Information - The Key to Process Improvement


Sahrmann, Herman F.   (1987, ASQC)   3M Canada Inc., London, Ontario

41st Annual Quality Congress, May 1987, Minneapolis, MN    Vol. 41    No. 0
QICID: 3350    May 1987    pp. 569-573
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Article Abstract

Information, when used correctly, can lead to significant improvements in quality and productivity. As the pace of introducing new products increases, the ability to manage information assumes greater importance in reducing the time required to go from design concept to production. As production processes shift from "manual" to "knowledge based", the road to improvement is often blocked through our failure to realize that capital investment in new manufacturing equipment creates a similar need for investment in information. Improvements in quality and productivity can always be linked to better information incorporated into the new automated "knowledge based" system and not automation alone.The author's experience at a modern adhesive tape plant will be used to illustrate the excellent gains in improvement that can result from an organizational climate that encourages the use of information. The key to success is management support of multi-departmental teams, time for training and time to study the processes. Initial failure to improve the process could be linked to the lack of demand for analysis, rather than the lack of capability to do analysis.With the plant manager's stated objective "to develop knowledge of process and equipment parameters and cause/effect relationships" as a mandate to work on the processes, the multi-departmental team went to work. Within six months a visiting management team from headquarters reported that "the team approach to studying the process has provided excellent results. Tremendous improvements in waste reduction have resulted."None of the statistical techniques used were new, but what was new was management's demand for analysis and information on such a scale. Ultimately, excellence of information will lead to excellence of control and, thus, excellence of the finished product.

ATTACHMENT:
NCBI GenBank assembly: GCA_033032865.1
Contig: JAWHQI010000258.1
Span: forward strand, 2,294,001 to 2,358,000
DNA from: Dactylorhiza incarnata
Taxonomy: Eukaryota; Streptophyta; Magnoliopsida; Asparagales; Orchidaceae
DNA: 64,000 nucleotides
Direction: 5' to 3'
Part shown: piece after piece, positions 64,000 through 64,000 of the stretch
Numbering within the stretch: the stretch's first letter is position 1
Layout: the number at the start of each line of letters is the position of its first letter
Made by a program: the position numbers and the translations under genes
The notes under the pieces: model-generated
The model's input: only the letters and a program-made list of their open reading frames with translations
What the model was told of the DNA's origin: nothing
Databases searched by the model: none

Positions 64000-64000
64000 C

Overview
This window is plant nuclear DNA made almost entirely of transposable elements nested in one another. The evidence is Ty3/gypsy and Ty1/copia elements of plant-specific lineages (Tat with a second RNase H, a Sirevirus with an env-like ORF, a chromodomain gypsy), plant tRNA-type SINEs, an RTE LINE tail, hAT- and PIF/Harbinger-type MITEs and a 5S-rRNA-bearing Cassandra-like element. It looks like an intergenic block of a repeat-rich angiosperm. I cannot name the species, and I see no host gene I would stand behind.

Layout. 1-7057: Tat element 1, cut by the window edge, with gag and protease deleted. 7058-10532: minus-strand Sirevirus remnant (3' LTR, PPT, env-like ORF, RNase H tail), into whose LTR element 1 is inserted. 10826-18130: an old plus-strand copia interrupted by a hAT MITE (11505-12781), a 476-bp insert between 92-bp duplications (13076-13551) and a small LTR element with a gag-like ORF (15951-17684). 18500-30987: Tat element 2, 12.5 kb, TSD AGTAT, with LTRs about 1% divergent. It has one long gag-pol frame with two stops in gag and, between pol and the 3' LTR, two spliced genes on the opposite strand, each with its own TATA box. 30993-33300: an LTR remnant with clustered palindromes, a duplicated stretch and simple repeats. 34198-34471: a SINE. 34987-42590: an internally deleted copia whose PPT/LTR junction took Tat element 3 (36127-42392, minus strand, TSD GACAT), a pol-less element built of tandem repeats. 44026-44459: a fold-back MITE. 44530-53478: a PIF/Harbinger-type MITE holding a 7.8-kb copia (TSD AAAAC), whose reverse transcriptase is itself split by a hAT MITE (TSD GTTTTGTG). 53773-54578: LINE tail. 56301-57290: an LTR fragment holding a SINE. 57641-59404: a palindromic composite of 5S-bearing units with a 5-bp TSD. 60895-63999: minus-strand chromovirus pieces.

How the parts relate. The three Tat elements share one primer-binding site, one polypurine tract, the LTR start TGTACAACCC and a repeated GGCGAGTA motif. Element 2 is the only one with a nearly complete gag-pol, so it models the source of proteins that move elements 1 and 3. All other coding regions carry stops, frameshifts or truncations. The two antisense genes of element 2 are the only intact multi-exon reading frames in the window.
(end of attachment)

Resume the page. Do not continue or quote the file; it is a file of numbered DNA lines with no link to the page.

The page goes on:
Chemical and process industries

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